9. Supports Ethicality – When shopping fair trade, people make a statement about how they think employees in developing countries should be treated– with fairness and equality. They are saying they believe all farmers and artisans should be paid at least minimum wage for the products they produce and that all farmers and artisans deserve to live a comfortable, healthy life. Buying fair trade raises awareness of the issue of unethical labor tactics.
  10. Meaningful Impact – Every time someone consumes a fair trade product, they are fulfilled, since they know their purchase is helping someone across the globe live a life free from poverty.

Like Marks encourages her customers, these 10 reasons show why people should shop fair trade. By shopping fair trade, workers’ rights are protected. They are treated equally and paid fairly. They are able to attend school and live in a comfortable, healthy environment. Their cultures are kept alive. When someone shops fair trade, they are helping keep the industry alive. Through a simple Google search, people can find a fair trade store near them to shop at and join the fight.

– Emily Turner
Photo: Fair Trade Product by Emily Turner

Ethical consumers

Nearly every consumer has heard of the shoe company TOMS and its “buy one, give one” business model. However, there are a number of other companies which also work to support ethical consumerism.

5 Companies for Ethical Consumers to Support Outside of TOMS

  1. 4Ocean: 4Ocean founders Alex Schulze and Andrew Cooper started their company after taking a trip to Bali, Indonesia and seeing the planet’s pollution problem first hand. Today they are present in 27 nations, employing over 150 locals. The company creates bracelets from the plastic and glass waste they clean up, pledging to clean one pound of trash for every bracelet sold. By employing locals to do so, they are empowering the people most affected by pollution and giving back to their economies.
  2. WakaWaka: WakaWaka, a Dutch solar manufacturer, has pledged to send over 2,000 LED lights to regions in West Africa currently struggling with Ebola outbreaks. Over 90 percent of Liberia and Sierra Leone are living in the dark, with no access to the power grid. WakaWaka hopes by bringing electricity to these regions they can help make a difference in the fight against Ebola. The WakaWaka Foundation donates its devices to areas in need around the world or “at a subsidized price or in exchange for community work.”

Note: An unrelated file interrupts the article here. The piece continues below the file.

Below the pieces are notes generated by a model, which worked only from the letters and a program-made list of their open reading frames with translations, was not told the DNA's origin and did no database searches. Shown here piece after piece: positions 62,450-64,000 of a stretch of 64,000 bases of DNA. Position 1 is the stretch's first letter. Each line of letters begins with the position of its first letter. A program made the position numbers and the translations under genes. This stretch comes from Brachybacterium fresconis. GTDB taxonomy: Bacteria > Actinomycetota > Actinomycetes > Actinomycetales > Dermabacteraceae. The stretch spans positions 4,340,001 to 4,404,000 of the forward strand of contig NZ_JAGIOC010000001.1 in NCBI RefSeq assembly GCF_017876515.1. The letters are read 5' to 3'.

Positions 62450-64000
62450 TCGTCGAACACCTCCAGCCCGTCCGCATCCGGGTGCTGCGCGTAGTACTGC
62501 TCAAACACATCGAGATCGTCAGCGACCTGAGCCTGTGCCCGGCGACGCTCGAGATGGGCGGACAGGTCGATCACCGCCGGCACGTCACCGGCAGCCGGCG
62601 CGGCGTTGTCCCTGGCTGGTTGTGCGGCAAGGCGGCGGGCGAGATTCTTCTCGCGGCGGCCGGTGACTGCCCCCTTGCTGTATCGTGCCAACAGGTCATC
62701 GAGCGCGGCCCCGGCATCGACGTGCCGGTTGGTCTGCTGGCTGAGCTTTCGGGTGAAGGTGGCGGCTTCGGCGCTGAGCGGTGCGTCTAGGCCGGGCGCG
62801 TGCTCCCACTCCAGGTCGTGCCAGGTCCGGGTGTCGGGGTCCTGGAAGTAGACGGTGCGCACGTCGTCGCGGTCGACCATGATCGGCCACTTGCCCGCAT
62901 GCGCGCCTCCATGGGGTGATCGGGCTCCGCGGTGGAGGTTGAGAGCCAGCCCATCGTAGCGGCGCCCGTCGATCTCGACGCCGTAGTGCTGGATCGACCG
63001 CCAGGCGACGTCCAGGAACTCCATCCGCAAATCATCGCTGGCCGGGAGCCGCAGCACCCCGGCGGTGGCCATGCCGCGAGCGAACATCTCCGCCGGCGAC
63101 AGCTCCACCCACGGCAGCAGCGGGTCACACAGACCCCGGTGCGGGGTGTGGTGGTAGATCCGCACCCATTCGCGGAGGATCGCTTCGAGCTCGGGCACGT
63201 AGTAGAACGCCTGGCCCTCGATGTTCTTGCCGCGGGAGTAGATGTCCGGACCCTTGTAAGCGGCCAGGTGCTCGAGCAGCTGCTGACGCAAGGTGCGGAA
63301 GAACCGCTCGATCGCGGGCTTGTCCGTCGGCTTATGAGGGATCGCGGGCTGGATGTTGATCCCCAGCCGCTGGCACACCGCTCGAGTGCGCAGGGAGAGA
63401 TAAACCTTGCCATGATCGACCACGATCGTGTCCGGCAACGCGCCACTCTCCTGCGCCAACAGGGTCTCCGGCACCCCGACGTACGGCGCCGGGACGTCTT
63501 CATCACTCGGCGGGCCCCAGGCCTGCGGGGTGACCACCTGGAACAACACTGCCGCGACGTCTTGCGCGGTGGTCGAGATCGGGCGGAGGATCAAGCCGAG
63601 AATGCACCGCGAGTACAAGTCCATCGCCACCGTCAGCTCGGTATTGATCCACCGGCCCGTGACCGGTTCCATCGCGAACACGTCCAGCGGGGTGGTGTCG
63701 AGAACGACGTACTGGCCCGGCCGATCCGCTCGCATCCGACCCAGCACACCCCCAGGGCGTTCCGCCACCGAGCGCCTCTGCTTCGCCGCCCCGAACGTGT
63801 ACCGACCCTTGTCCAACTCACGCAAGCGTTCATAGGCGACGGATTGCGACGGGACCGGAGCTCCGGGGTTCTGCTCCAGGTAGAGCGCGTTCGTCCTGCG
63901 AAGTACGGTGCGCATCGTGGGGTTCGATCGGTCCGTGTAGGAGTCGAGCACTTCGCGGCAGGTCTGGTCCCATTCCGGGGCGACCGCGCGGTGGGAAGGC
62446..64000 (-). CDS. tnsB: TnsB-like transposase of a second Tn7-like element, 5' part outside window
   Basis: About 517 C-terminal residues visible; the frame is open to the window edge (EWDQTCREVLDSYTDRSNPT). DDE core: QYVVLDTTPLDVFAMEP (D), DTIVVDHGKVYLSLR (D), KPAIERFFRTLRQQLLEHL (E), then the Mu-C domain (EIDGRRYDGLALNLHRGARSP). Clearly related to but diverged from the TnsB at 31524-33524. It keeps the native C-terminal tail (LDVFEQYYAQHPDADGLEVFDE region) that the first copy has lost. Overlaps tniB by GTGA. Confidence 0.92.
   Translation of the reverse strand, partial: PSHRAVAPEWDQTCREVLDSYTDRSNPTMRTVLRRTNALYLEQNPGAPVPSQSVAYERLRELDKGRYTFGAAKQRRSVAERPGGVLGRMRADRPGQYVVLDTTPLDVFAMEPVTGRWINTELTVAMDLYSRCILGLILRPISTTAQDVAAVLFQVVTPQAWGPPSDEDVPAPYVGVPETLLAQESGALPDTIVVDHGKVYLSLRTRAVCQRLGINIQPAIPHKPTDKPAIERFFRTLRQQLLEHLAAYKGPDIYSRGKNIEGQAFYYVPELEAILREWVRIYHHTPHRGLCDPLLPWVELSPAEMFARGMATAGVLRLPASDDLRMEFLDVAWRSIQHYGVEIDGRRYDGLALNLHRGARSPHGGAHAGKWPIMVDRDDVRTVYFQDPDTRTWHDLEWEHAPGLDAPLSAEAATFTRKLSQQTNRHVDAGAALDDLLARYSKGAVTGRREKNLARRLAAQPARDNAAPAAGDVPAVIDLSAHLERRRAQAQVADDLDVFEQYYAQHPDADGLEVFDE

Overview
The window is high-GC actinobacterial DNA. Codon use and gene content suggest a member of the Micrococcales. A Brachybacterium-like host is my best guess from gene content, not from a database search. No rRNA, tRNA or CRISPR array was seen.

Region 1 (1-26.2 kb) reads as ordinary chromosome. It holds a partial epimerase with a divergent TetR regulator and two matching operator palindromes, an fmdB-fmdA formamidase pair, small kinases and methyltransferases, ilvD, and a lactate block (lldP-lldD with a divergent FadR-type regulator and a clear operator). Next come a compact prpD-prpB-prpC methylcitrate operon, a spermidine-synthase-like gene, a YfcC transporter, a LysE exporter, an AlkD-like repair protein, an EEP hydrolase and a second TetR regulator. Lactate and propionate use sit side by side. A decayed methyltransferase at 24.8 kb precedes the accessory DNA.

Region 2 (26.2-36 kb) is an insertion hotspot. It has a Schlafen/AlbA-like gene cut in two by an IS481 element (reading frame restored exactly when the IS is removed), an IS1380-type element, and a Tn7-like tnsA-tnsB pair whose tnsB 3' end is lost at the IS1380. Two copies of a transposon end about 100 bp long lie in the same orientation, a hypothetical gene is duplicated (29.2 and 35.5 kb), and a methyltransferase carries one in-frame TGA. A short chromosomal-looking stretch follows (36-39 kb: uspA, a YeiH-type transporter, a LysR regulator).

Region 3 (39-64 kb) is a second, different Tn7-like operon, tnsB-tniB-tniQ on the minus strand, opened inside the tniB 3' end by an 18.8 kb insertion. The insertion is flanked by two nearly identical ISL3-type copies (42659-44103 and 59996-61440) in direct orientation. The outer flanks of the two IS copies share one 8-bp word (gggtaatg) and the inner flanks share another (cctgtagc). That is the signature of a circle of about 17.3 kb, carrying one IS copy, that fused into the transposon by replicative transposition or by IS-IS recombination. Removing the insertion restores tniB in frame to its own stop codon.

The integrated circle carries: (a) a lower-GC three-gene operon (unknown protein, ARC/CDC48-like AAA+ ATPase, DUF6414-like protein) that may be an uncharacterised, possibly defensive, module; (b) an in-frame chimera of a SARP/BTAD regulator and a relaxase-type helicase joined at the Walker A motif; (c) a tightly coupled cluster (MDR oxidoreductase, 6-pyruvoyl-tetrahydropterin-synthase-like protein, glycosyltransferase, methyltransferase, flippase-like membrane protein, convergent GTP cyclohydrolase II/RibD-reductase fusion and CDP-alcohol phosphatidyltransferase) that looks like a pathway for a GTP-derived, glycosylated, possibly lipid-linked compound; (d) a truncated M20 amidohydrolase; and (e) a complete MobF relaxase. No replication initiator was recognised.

3. HopeMade: HopeMade describes themselves as a “sustainable, and fair trade brand,” selling hand-made bags. They employ members of indigenous Colombian tribes, paying fair wages for the craftsmanship. The commitment to living wages and ethical production allows ethical consumers to know their money is going into the pocket of someone that needs it. According to HopeMade, “you directly support the sustainable fashion as well as empowering marginalized communities and this small tribe of powerful women.”
  4. Frank Water: Frank Water is a charity dedicated to providing safe drinking water for people living in Nepal and India. The company sells refillable water bottles and provides open access to tap water for the cost of just $5. All proceeds go towards giving those in need access to clean water. Without charities such as Frank Water girls must spend 6 hours a day fetching water. Frank Water has given over 100,000 people access to water, giving back hours of their day which can now be spent getting an education or working.
  5. Fair Indigo: Fair Indigo’s slogan “fashion with a conscience” sums up the clothing brand – sustainable and fairly made. The company is based in Peru, where it employs locals and pays fair wages. Fair Indigo holds a strong stance against sweatshops in the fashion industry. The company even has its own non-profit, The Fair Indigo Foundation, which is working to improve education in Peru. They are proud to state that every penny donated goes directly to the cause, with Fair Indigo baring the administrative cost.

Ethical brands such as these are working to make the world a better and more equal place for all people. While many companies attempt to profit off poverty-porn, there are still many options for ethical consumers that wish to spend their dollars at a company that cares.

– Maura Byrne
Photo: Flickr